In Harlem’s 25th Precinct, looking for a suitable subject for his story, Parks encountered 16-year-old Red Jackson, the leader of the notorious Nomads gang who Jackson assured were “the toughest ones up here”. Parks told Jackson he wanted to help the Nomads cool things down by exposing the foolishness of gang violence in Harlem. Thinking it a “crazy” idea at first, Jackson, with a little of Parks’s street savvy and charm, was convinced and decided to show him around his turf. “Why a gang in the first place, Red?” asked Parks. “Protection,
man,” said Jackson. “They say, ‘You belong to a gang, cat?’ ‘No’ means you get robbed and bopped. If you’re a Nomad, they think twice before they start any shit.”

Not only did Parks convince Jackson to do the story, he gained a friend – as he would with many of his subjects. After watching Jackson threaten to cut out the heart of a rival gang member, Parks was troubled at seeing “a talented individual so badly misdirected.” His solution was to invite Jackson and the gang around for a meal with his family, hoping to show them a better life to aspire to.

“I was a teenager then,” reminisces Toni, now 74 and a photographer based in the UK. “It was during the day and we were all there with Red.” The outing put Jackson in good spirits. To return the favour, he asked if Gordon Jr. would like to hang out with the gang for the day. Parks approved, to the joy of his son – who was returned safely after.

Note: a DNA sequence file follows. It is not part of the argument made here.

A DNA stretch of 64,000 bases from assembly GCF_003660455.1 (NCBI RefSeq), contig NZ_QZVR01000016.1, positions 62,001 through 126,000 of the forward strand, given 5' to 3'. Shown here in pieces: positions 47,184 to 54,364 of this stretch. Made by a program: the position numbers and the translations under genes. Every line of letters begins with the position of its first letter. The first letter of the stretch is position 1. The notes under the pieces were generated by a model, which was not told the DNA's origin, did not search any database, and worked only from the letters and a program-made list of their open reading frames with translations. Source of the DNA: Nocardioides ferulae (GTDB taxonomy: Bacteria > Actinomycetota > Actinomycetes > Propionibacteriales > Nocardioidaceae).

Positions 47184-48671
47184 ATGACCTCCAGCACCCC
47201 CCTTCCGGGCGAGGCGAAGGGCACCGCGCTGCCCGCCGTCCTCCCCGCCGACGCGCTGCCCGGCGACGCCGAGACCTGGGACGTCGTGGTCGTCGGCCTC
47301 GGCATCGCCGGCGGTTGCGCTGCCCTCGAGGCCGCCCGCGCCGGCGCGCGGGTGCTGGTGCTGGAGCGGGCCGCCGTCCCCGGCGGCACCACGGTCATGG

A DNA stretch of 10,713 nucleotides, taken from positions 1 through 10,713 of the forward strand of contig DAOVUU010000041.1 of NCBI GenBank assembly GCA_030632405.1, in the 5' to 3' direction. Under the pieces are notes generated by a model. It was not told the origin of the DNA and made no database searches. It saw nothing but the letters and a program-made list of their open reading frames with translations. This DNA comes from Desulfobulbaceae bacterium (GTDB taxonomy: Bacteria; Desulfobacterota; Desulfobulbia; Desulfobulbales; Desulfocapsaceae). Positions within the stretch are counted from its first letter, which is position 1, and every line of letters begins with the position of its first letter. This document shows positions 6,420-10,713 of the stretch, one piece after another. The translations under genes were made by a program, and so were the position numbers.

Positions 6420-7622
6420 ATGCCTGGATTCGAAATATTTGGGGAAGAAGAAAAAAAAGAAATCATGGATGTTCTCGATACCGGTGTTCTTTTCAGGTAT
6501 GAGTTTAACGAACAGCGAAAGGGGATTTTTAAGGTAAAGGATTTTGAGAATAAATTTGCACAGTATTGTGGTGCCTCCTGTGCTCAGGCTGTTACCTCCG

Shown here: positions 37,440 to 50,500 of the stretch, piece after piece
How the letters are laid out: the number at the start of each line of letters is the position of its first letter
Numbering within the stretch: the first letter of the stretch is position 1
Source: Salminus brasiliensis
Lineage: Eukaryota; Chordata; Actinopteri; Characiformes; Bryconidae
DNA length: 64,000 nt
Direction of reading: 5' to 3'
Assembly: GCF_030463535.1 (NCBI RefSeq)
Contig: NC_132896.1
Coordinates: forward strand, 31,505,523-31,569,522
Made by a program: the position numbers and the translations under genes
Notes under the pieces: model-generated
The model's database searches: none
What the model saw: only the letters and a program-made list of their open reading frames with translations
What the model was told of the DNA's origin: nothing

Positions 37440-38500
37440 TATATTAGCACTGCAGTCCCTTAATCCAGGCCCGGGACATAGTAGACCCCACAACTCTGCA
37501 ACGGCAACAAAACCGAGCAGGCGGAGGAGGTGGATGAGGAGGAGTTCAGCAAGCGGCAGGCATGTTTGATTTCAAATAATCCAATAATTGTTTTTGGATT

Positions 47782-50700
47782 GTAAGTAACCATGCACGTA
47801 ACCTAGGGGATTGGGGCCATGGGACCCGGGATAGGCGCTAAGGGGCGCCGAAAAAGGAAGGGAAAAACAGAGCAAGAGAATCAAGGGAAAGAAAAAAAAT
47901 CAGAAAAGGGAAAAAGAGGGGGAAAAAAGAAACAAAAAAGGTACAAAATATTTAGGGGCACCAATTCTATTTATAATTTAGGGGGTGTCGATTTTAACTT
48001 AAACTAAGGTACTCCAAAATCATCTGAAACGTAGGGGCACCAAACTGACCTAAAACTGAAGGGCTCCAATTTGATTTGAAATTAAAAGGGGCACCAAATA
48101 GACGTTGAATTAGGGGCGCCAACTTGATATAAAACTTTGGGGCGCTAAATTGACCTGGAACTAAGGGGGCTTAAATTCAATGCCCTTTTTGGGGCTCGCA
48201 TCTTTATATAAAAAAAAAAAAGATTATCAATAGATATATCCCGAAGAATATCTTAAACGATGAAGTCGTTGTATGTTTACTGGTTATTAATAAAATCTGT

Back at Life, the story on Jackson was praised by Hicks, who wanted to run it on the cover. But the chosen image was compromising; it showed Jackson wielding a firearm. Parks cut up the frame and the article was dropped from the cover. The story was still a huge success and put Parks in the spotlight as a rising star. His illustrious career for Life had begun, and would span 20 years and over 300 assignments. “It was very exciting,” says Toni. “He’d take us to Life, around Rockefeller Center, and David and I would play there. It was like our little playground.”

Between 1949-51, Parks worked for Life’s Paris bureau, living in the capital with his family and absorbing vast quantities of classical music and modern literature. “When he went there it just opened him up to all kinds of things,” says Toni. His career as a writer and composer would blossom shortly after – his first concerto was performed in Venice in 1956 and his acclaimed, semi-autobiographical novel The Learning Tree was published in 1963. It was also in this period in Paris that he would embark on a journey of great personal importance, on a story for Life which has remained unpublished to this day.